Exhibit 2. Goal Deployment

Goal Deployment

Exhibit 3. Quality, Resources, and Risk

Quality, Resources, and Risk

Exhibit 4. Monetary Measures of Value

Monetary Measures of Value

Risk Adjusted Financial Measures

NPV measures cash on a risk-adjusted basis. Cash is consumed by projects but subsequently is generated by product sales. EVA measures profitability. Although it has been said “profit is an opinion, but cash is a fact” (Pike, 1999), reflecting the influence of accounting practices on calculating profit, new product project managers should know that NPV and EVA are equivalent when profit from new products is reduced to its cash components.

Net Present Value

Let us start with Net Present Value, NPV. NPV is a calculation of cash value over a period of time. The NPV calculation is first applied to projects during the approval or selection process, and then when there are new scope changes that affect resources or the benefits stream. NPV captures two important concepts for the project manager:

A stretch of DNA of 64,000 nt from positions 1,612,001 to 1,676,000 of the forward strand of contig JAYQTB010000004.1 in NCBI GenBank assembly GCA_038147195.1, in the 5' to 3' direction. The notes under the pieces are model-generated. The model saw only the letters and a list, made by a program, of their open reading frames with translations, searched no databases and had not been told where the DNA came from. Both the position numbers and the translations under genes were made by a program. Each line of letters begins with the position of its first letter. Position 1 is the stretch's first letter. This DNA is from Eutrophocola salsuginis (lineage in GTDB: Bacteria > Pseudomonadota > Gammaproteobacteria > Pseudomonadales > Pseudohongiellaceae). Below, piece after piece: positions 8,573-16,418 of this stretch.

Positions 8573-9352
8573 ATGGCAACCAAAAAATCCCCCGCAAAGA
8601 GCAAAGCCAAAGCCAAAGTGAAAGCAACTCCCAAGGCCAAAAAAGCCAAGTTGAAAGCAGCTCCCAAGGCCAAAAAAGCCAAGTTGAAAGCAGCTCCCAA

First, the value of money decays over time. This decay is due to the effects of inflation, the uncertainty that future flows will continue or begin, and the uncertainty that a better investment is available elsewhere. In all cases, the “present value” is more than the “future value.”

Second, the value of the project is the net of the present value of all the cash outlays for investment and in-flows from operations and salvage.

Economic Value Add